The Okavango Delta


Aerial view of the Okavango delta. (Photo: Wynand Uys / Unsplash).

Geological Period

Miocene – Quaternary

Main geological interest

Geomorphology and active geological processes
Stratigraphy and sedimentology


Okavango, Northwest, Botswana, UNESCO World Heritage Site.
19°17’00.0″S, 22°54’00.0″E

Aerial view of the Okavango delta. (Photo: Wynand Uys / Unsplash).


Okavango Delta has been registered as a World Heritage Site by UNESCO in 2014 for its exceptionally intact wetland system and its rich and diverse biodiversity. However, the delta is mainly a geological phenomenon, and it should be recognized as an important geological feature. The climatic-hydrological system is a unique feature. The annual flood cycle which happens during the dry season in Botswana is critial to revitalization of the wetlands ecosystem. The Okavango Delta is a vast wetland system with spectacular scenery and rich biodiversity, which includes the largest elephant population in Africa and serves as a core refuge of Africa’s mega-fauna. The Okavango Delta provides vital ecosystem services and is an important source of fresh water in a largely arid region.

The Okavango River at its terminus, showing the ubiquitous fan grassland and water lilies on the shallow water (Photo credit: Asfawossen Asrat).

The Okavango Delta, situated in northern Botswana, is a large alluvial fan (40,000 km2 ) lying within grabens of the southern extension of the East African Rift system (Scholtz, 1975). The Okavango Delta is situated within two major grabens, one containing the Panhandle and the other the Delta itself (McCarthy et al., 1998). The delta is located at the terminus of the Okavango River and is a terminal depository for the Okavango River system, which drains central Angola (McCarthy and Metcalfe, 1990; McCarthy, 2013). Topographic gradients on the fan are low, and at the fan the Okavango River forms a system of anastomosing channels flanked by perennial and seasonal swamps (McCarthy and Metcalfe, 1990). The river discharges about 10 km3 of water onto the fan each year, augmented by about 6 km3 of rainfall, which sustains about 2500 km2 of permanent wetland and up to 8000 km2 of seasonal wetland (McCarthy, 2006). The Okavango is a large low gradient Inland delta and is Africa’s largest endorheic delta and the third biggest alluvial fan in Arica. It is largely untransformed wetland system, with uniquely adapted biota timed with the arrival of flood water in the dry, winter season of Botswana (World Heritage Nomination Dossier, 2013).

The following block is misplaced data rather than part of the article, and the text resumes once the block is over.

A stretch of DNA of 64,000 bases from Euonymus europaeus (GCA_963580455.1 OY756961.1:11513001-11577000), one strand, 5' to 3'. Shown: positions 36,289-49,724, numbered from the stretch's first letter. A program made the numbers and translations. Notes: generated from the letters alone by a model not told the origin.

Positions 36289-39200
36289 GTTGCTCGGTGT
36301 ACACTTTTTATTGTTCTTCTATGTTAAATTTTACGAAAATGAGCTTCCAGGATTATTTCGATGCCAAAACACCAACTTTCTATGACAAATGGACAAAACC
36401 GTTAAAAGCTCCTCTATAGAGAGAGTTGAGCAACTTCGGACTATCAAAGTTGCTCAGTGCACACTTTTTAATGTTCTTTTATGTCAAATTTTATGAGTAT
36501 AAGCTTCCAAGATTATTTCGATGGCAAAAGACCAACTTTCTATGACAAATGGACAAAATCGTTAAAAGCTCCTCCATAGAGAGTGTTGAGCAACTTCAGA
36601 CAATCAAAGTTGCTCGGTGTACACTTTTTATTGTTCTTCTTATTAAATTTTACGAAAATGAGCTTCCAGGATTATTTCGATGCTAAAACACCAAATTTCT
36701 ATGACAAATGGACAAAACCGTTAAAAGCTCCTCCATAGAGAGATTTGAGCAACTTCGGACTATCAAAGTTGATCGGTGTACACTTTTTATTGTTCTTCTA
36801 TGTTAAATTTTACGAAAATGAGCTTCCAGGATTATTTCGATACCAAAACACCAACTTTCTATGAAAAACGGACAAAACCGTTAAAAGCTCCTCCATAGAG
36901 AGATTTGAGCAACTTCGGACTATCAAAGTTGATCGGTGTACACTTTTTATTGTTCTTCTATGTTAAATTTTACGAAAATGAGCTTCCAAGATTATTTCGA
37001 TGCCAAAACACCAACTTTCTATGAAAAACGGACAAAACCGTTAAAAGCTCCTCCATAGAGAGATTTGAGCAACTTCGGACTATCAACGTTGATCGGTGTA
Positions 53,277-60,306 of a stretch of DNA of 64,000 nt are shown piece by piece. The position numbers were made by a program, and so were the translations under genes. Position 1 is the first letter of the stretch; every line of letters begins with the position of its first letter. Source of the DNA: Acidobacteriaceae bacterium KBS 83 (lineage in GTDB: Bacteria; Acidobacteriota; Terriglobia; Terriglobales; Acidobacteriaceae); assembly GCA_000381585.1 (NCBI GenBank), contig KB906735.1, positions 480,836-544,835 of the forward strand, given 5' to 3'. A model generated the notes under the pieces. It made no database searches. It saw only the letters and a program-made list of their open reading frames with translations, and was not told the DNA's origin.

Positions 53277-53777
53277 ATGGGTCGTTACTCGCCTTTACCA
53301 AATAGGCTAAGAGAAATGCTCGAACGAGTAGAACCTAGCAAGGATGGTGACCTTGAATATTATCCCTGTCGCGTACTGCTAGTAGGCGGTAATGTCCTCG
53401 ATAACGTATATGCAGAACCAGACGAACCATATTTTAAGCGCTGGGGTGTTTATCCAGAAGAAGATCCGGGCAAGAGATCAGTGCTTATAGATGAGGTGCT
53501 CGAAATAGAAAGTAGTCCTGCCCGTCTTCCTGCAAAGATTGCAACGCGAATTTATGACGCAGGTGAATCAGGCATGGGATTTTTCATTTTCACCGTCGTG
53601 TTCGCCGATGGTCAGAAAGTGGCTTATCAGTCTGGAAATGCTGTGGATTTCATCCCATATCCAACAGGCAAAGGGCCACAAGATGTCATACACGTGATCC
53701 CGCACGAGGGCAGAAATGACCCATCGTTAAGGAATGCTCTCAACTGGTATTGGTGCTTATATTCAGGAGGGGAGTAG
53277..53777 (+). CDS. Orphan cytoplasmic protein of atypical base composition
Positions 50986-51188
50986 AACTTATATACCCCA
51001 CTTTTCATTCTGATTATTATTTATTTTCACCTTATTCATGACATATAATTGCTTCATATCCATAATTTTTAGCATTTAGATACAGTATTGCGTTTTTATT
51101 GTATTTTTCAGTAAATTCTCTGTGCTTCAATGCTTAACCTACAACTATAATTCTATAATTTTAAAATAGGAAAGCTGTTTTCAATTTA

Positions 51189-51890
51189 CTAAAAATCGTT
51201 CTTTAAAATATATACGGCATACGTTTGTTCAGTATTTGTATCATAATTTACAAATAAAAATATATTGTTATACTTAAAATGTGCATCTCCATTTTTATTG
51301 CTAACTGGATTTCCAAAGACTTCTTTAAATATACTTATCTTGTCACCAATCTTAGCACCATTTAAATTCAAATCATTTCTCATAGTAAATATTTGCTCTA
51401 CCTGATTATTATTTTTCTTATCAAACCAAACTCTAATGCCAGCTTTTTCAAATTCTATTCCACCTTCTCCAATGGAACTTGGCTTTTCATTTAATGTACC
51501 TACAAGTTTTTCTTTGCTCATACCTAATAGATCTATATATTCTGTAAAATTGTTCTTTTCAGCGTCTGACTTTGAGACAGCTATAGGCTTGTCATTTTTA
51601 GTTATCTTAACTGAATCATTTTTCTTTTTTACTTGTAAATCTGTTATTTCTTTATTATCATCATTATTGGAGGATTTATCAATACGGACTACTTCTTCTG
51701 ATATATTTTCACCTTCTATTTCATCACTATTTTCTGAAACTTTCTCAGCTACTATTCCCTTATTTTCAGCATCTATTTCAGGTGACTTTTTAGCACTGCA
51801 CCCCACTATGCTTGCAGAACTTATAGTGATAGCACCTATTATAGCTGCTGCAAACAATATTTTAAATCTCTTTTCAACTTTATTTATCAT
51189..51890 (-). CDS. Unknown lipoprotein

The Okavango Delta has been a subject of fascination since the 1920s. Serious scientific research on its geology and hydrology has been conducted since the 1980s, as can be evidenced by the rich scientific literature about the Delta.

The Okavango River empties into the inland Okavango Delta in northern Botswana (Photo: © ESA, CC BY-SA 3.0 IGO. Compilation of three images from Envisat’s radar; Source: European Space Agency, 2013).

McCarthy, T.S. (2006) ‘Groundwater in the wetlands of the Okavango Delta, Botswana, and its contribution to the structure and function of the ecosystem’, Journal of Hydrology, 320(3), pp. 264–282. Available at:

McCarthy, T.S. (2013) ‘The Okavango Delta and its place in the geomorphological evolution of Southern Africa’, South African Journal of Geology, 116(1), pp. 1–54. Available at:

McCarthy, T.S., Bloem, A. and Larkin, P.A. (1998) ‘Observations on the hydrology and geohydrology of the Okavango Delta’, South African Journal of Geology, 101(2), pp. 101–117.

McCarthy, T.S. and Metcalfe, J. (1990) ‘Chemical sedimentation in the semi-arid environment of the Okavango Delta, Botswana’, Chemical Geology, 89(1), pp. 157–178. Available at:

Scholz, C.H. (1975) Seismicity, Tectonics and Seismic Hazard of the Okavango Delta, Botswana. Final Report to the United Nations Development Programme on the Okavango Delta, Food and Agricultural Organization of UN, and Geological Survey and Mines Department, Botswana. UNDP/FAO BOT/71/506. Lamont-Doherty Geological Observatory of Columbia University, Palisades, New York.

Asfawossen Asrat
Botswana International University of Science and Technology, Palapye, Botswana